How far can writers go…? (Here be Vampires)

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Recently on Twitter, I had a rant (if that’s possible in 140 characters). It was regarding my three cardinal rules of Vampirism; rules that, for me, should never be broken no matter what. They are:

1. Vampires go cripsy in the sunlight.

2. There is NO cure.

3. They’re hungry and you’re what’s for dinner, not their BFF.

A follower replied with a good counter argument, the fact that the most famous vampire in the world breaks one of those rules. In Bram Stoker’s Dracula, the eponymous character does indeed walk around in the daylight. I argued the toss, of course, and pointed out several factors which exempted Dracula from that rule but I wont discuss them here. Maybe a later post, if anyone’s interested.

But the debate brought up a good question. How far can a writer remove their characters from the existing tropes before it becomes TOO removed?

Let’s stick with the Vampires for this one.

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Vampire!

As far as I’m concerned, this is a Vampire. Christopher Lee and Bela Lugosi are creepy, scary and will nosh on your neck as soon as look at you. Vampires are supposed to be scary. And I’ll admit that these films are responsible for much of feelings toward the Vampire trope. When Lee clutches his hands to his face against the sunlight and turns into something resembling the contents of a men’s Working Club ashtray, it hit me as petrifyingly cool. But their source material, the original Dracula novel, breaks the Rules. Bram Stoker took the myths/legends/folk tales and warped them to the benefit of his book. Dracula is seen on several occasions throughout the day. Also, he isn’t killed by a wooden stake (which Stoker states as the weapon of choice) but by knives.

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Vampire?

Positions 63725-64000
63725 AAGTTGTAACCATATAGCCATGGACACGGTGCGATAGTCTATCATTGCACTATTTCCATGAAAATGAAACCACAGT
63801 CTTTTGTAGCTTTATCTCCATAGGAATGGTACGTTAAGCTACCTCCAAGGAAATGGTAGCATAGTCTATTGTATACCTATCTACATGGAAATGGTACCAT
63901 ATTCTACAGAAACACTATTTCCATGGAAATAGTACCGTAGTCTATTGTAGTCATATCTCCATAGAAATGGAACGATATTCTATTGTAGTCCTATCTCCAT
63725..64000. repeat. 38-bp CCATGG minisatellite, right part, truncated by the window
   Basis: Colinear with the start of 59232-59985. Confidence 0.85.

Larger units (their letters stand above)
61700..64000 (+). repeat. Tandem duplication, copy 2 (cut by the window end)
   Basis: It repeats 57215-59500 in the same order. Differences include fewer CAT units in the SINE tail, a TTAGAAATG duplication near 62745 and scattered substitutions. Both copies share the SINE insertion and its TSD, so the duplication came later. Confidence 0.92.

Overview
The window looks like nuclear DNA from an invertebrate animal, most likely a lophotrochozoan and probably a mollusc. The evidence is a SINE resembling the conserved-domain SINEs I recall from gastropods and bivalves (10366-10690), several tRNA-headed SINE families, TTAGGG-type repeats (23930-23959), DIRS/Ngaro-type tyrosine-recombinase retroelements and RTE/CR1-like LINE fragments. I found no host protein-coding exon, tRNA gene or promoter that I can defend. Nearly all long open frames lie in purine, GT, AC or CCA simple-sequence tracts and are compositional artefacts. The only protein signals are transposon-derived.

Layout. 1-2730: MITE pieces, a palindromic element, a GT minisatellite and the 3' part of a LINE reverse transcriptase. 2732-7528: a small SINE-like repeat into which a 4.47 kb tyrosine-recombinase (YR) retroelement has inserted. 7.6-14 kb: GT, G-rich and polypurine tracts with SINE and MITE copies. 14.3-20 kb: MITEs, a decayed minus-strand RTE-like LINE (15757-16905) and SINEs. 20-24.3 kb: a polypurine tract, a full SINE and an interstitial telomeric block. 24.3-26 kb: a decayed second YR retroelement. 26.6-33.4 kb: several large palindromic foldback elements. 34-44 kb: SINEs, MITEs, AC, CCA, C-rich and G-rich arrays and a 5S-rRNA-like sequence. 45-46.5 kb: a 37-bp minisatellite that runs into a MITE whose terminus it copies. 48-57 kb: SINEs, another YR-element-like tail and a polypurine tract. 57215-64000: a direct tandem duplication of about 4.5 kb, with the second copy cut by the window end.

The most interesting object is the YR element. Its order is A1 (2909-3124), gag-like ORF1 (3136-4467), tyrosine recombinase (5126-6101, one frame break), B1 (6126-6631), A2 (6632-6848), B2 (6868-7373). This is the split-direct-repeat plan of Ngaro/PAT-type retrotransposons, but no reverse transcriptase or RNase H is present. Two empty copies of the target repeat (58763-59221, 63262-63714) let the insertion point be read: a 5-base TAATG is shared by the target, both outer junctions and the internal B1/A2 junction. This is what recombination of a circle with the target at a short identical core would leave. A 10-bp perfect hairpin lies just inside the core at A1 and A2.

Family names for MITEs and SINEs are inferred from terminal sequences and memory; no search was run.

Now let’s think about Stephanie Meyer. I personally don’t rate the Twilight saga very highly. Sorry. But I’m firmly in Team Stoker. It isn’t the romantic element. Dracula is a gothic romance itself (especially if you watch the Gary Oldman movie version). Anne Rice’s awesome Interview series is more sex than scare and I still love those first few books (lost interest after that, mind). But Meyer breaks my cardinal sins twice. Edward Cullen not only shines like a fairy in sunlight, but manages to be an utter nonce in the blood-sucking department too. Bella should be lunch. A thousand times over.

But now I’m going to argue against myself. Is Meyer’s vampiric interpretation any worse that Stoker’s? He makes vamps able to walk in the daylight, she makes them sparkly. Is there such a difference other than aesthetically?

Not really. But those two novels split readers into opposing camps.

Since I’m obviously incapable of answering this one myself, the question goes to you. How far can a writer take something away from the original material before it becomes a bastardisation, or a renewal of tired tropes? Are we bending the rules to keep it fresh or ignoring them completely? I can think of examples which do both. Let’s see what you lot think…

 

Thanks for reading

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The nature of Inspiration